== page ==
peshkova - Fotolia
GDPR might well have driven growth for CyberArk in Q4 but the channel was critical in delivering that revenue for the data security player.
The firm shared its Q4 results and revealed that it gets 60% of its total revenues from the indirect business and ended the year with 350 partners.
Udi Mokady, founder, chairman and CEO of CyberArk, said that it was enjoying growth through the channel but there was still more work to do.
He indicated in an analyst call that the aim was to ensure there was more consistency in its relationships with partners.
"We're still focusing on getting more consistency and so there is still work with the new place and we think there is a lot we could do to work closer with the channels and get more consistency," he said.
"We’ve already cherry picked and partnered with the best channels out there, but we can do much more with them and get them more self sufficient," he added.
In Europe the firm highlighted the recent appointment of Richard Turner as vice president of sales in EMEA as a positive move because of his experience with the channel.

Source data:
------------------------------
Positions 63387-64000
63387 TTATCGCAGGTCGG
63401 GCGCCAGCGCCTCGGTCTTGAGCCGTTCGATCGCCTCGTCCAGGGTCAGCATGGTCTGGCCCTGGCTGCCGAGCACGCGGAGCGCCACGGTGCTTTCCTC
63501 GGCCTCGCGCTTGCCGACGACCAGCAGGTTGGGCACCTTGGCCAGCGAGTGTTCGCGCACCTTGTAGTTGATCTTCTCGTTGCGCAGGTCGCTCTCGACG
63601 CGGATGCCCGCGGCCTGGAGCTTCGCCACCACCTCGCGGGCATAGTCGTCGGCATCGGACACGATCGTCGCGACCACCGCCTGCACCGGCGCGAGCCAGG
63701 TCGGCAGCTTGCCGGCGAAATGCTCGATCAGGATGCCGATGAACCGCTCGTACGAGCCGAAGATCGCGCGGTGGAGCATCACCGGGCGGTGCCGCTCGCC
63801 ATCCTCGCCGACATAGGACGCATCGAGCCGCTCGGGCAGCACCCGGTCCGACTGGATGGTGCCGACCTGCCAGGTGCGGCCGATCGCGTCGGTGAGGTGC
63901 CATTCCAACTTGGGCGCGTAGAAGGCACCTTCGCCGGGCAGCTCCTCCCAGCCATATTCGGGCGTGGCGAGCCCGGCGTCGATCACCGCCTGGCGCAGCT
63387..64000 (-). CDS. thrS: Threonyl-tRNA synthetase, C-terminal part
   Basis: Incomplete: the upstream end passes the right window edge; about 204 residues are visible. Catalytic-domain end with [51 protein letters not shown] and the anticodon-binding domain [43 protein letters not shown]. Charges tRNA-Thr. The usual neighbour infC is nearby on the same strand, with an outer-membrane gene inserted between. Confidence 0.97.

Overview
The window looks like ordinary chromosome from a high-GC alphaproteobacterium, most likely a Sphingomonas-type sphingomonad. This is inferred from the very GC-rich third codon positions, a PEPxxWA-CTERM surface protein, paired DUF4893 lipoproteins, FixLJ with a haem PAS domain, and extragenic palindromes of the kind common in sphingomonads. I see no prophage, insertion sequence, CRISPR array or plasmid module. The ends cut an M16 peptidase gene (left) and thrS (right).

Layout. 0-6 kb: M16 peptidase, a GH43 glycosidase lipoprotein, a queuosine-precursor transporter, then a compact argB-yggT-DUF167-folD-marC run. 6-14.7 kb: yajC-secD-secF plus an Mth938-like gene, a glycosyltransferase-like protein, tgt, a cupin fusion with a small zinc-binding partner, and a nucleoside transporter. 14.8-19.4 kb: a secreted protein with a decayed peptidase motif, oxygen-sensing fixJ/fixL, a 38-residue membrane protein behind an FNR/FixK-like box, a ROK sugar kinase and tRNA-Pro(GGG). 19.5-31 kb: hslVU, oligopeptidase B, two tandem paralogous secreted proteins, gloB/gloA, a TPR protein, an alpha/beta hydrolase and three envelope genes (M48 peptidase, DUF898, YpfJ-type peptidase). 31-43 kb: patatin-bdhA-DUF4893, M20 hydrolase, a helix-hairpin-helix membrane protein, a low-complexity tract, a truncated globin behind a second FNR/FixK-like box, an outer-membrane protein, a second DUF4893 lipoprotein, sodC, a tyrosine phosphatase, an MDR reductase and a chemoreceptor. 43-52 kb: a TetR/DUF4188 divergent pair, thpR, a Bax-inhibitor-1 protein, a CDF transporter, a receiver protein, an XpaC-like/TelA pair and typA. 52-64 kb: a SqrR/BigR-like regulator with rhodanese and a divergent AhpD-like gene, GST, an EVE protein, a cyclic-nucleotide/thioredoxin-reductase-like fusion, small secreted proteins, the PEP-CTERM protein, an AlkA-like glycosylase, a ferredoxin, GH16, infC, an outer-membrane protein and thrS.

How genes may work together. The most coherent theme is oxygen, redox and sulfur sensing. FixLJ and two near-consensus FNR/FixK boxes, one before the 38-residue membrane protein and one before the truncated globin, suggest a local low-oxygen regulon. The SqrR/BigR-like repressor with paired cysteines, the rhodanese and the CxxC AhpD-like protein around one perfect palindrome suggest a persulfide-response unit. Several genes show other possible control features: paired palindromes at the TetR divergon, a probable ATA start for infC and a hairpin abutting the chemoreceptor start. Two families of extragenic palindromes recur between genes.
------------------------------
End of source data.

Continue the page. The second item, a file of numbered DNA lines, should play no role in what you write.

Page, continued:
Where some of the growth is coming from is in the move to extend the reach of those partners it works with.
"We also broadened the reach of our sales machine through our partner ecosystem. We increased traction with advisory firms who understand that protecting privileged accounts is mission critical. Business influenced by these partners increased by more than 30% in 2017," said Mokady.
GDPR got a mention in the results with customers moving from mapping out projects to spending and that helped drive Q4 revenue up by 25% year-on-year to $80m.
Net income decreased by 43% to $16m with currency issues and investments in international expansion contributing to that y-o-y decline.
"As we look into the future in terms of early signs of it moving from something looming to something that's customers are more making decisions on and something that will be more of a tailwind into 2018," Mokady said of GDPR.